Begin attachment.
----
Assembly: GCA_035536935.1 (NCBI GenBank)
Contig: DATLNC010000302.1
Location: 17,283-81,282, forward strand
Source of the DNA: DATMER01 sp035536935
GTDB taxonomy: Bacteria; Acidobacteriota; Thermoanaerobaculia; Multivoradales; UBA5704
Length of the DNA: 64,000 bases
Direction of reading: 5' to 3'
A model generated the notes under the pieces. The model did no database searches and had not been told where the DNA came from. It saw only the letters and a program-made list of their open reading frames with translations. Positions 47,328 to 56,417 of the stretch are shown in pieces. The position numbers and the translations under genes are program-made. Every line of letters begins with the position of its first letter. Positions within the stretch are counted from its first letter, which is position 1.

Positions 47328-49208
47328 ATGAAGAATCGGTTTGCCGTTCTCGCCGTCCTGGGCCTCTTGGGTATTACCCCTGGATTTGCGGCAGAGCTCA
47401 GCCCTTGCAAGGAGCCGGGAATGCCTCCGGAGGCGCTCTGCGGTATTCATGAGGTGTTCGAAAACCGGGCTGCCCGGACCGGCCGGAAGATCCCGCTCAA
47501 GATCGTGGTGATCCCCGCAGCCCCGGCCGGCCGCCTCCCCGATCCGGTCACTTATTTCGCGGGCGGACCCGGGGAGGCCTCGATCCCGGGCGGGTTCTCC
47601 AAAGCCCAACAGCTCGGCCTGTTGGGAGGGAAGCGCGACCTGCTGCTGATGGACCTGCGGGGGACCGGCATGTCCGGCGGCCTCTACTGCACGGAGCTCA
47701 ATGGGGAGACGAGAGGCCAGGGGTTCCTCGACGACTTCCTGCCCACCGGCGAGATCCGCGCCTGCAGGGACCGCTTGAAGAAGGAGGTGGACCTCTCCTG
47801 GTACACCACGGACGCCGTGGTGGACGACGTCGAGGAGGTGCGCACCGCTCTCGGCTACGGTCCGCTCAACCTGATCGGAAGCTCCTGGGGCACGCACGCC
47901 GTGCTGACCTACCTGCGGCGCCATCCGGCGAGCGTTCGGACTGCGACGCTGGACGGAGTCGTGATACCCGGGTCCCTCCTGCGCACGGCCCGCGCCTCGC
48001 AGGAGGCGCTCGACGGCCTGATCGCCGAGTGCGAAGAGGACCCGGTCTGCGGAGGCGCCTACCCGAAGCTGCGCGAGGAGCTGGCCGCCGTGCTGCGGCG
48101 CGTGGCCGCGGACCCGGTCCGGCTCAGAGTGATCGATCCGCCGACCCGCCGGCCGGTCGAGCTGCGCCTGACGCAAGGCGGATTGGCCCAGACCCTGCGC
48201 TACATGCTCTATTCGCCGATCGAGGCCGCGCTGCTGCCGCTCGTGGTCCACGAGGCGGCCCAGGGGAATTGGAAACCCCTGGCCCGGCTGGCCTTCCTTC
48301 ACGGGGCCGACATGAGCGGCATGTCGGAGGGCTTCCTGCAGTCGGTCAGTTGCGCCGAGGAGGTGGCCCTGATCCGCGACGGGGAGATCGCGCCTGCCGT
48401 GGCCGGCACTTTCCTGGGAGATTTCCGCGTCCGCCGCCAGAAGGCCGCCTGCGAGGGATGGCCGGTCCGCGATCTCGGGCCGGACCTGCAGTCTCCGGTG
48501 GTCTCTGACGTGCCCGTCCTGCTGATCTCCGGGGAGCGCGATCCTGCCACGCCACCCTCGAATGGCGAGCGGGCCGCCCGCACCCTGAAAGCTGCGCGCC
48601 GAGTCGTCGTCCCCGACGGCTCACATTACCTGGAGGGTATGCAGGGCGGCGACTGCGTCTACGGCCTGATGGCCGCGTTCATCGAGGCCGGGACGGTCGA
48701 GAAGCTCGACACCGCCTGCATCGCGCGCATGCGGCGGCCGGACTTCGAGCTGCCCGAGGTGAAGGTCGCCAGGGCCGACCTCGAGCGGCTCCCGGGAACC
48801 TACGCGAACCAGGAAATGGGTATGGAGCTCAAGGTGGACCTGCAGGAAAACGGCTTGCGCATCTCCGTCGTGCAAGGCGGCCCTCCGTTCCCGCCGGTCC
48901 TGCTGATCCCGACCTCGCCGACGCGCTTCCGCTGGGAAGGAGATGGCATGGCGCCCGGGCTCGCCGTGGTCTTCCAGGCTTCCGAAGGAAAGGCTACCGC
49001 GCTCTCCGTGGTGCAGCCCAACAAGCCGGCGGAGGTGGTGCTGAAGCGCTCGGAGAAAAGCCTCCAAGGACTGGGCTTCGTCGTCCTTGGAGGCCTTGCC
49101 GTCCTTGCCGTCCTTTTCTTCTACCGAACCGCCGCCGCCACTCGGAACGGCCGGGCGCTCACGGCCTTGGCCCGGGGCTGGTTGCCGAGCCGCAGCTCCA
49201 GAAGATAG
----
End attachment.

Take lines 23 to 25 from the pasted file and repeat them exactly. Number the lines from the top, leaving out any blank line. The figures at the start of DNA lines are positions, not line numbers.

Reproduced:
48601 GAGTCGTCGTCCCCGACGGCTCACATTACCTGGAGGGTATGCAGGGCGGCGACTGCGTCTACGGCCTGATGGCCGCGTTCATCGAGGCCGGGACGGTCGA
48701 GAAGCTCGACACCGCCTGCATCGCGCGCATGCGGCGGCCGGACTTCGAGCTGCCCGAGGTGAAGGTCGCCAGGGCCGACCTCGAGCGGCTCCCGGGAACC
48801 TACGCGAACCAGGAAATGGGTATGGAGCTCAAGGTGGACCTGCAGGAAAACGGCTTGCGCATCTCCGTCGTGCAAGGCGGCCCTCCGTTCCCGCCGGTCC